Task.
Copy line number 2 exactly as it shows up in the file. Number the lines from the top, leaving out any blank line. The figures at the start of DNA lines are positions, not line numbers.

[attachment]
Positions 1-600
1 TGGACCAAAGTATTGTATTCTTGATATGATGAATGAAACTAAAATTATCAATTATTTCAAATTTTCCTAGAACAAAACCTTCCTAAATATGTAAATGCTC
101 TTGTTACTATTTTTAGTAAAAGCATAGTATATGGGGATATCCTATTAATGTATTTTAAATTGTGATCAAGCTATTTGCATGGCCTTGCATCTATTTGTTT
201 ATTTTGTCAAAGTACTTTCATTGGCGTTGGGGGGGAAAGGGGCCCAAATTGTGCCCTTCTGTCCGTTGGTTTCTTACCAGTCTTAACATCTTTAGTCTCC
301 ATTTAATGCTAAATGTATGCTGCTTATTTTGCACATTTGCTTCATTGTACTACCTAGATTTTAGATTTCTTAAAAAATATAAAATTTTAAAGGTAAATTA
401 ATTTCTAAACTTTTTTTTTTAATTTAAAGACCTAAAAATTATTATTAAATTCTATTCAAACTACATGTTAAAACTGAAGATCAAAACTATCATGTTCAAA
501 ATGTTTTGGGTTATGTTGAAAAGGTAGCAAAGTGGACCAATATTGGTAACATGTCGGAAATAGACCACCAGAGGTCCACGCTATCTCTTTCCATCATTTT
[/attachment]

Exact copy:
1 TGGACCAAAGTATTGTATTCTTGATATGATGAATGAAACTAAAATTATCAATTATTTCAAATTTTCCTAGAACAAAACCTTCCTAAATATGTAAATGCTC